News agency in Murmansk fined by Election Commission

A road in the Arctic Russian port city of Murmansk. Traffic and cargo loads were town in 2014 along the Northern Sea Route. (iStock)
A road in the Arctic Russian port city of Murmansk. The SeverPost. an online news site in this city, has been fined by by the Murmansk Election Committee Commission.(iStock)
«I consider it a revenge for our disobedience», says SeverPost editor Dmitry Visotsky.

The online news site, one of the biggest in the northern Russian region, has been given a 30,000 ruble (€430) fine after it published a critical story ahead of the September 18th elections. 

According to the Election Commission, the newspaper violated federal law when it four days ahead of the vote published the story, which included a presumption of the result. The law prohibits media outlets to issue «predictions about the election result less than five days ahead of the vote», SeverPost explains.

«We have been expecting this» says SeverPost Editor Dmitry Visotsky. 

«Already in the beginning of the campaign, the Murmansk Election Committee made clear that if we didn’t stop writing critical stories about the work of the Committee itself and also of candidates of the United Russia party, we would be fined», he says to the Barents Observer.

«Personally, I regard the fine as revenge for our disobedience».

Only media in region to get fine

According to Visotsky, SeverPost was the only media in the region, which could afford to criticize the work of the Commission, and consequently also the only media which actually got a fine.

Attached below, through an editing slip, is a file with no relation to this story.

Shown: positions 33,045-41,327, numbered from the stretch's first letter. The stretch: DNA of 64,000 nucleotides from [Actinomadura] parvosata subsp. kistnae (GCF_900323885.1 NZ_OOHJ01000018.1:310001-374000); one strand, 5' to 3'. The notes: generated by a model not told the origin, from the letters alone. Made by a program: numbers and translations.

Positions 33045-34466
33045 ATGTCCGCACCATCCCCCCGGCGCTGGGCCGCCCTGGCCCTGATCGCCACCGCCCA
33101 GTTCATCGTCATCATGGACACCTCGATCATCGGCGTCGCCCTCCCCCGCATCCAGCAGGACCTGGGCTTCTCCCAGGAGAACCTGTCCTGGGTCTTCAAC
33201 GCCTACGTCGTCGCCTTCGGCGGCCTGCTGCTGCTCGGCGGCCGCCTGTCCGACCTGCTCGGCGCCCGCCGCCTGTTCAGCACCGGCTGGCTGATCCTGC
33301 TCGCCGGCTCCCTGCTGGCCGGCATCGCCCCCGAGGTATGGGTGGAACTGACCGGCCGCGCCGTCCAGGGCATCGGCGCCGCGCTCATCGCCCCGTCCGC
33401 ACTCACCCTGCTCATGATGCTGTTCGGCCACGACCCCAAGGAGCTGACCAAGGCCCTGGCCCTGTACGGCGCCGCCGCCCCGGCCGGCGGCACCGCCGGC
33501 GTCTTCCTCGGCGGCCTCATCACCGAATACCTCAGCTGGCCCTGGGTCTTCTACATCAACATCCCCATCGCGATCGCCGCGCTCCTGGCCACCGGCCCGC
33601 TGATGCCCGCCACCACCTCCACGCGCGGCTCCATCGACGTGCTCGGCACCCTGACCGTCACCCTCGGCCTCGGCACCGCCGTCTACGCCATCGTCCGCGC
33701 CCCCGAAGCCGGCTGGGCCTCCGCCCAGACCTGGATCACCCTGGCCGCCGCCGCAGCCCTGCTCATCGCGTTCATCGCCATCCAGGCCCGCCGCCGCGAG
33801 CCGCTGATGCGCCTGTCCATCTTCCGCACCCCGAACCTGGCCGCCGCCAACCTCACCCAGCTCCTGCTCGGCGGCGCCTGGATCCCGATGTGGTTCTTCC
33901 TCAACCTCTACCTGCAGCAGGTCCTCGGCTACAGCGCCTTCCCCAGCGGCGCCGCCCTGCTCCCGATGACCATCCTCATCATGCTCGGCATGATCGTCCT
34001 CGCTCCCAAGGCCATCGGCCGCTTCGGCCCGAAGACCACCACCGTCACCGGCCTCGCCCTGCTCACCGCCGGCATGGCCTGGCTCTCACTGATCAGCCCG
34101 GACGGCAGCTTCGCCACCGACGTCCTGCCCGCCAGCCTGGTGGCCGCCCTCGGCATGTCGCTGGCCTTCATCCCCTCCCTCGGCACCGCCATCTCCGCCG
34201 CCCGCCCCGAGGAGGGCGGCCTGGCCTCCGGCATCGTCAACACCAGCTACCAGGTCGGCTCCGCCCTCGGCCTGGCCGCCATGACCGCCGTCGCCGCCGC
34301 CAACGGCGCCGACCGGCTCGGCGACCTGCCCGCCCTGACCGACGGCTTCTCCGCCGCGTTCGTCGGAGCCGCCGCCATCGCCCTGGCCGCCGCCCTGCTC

The SeverPost has also on previous occasions been sued by local authorities. In March this year, the mayor of Severomorsk, the Navy town, sued the newsmaker after its had «defamed his reputation».

«The reason for these suits, it seems obvious to me, is the criticism of our journalists towards the officials», Visotsky says.

SeverPost was established in 2014 and has since grown to become one of the biggest online newsmakers in Murmansk.

«For sure, we won’t stop and will continue to publish stories despite the opinion and wish of certain officials», Editor Dmitry Visotsky underlines.

Related stories from around the North:

Canada: Politics, media misinformation & #sealfie, Eye on the Arctic

Finland:  Arctic journalism – between ultimate freedom and ‘climate of oppression’, The Independent Barents Observer

Denmark: Nordic information office suspends activities in Russia, Barents Observer

Norway: Media & the Arctic: What happened at Barents Observer?, Eye on the Arctic

Russia:  Moscow to set up Arctic media service, Barents Observer

Sweden:  Column – Journalists want to report on Barents region – Here’s why it’s not working, Barents Observer

United States: Proposed cuts to public broadcasting funding rile rural Alaska radio, Alaska Dispatch


Atle Staalesen, The Independent Barents Observer

For more news from the Barents region visit The Independent Barents Observer.

Do you want to report an error or a typo? Click here!

Leave a Reply

Note: By submitting your comments, you acknowledge that Radio Canada International has the right to reproduce, broadcast and publicize those comments or any part thereof in any manner whatsoever. Radio Canada International does not endorse any of the views posted. Your comments will be pre-moderated and published if they meet netiquette guidelines.
Netiquette »

Your email address will not be published. Required fields are marked *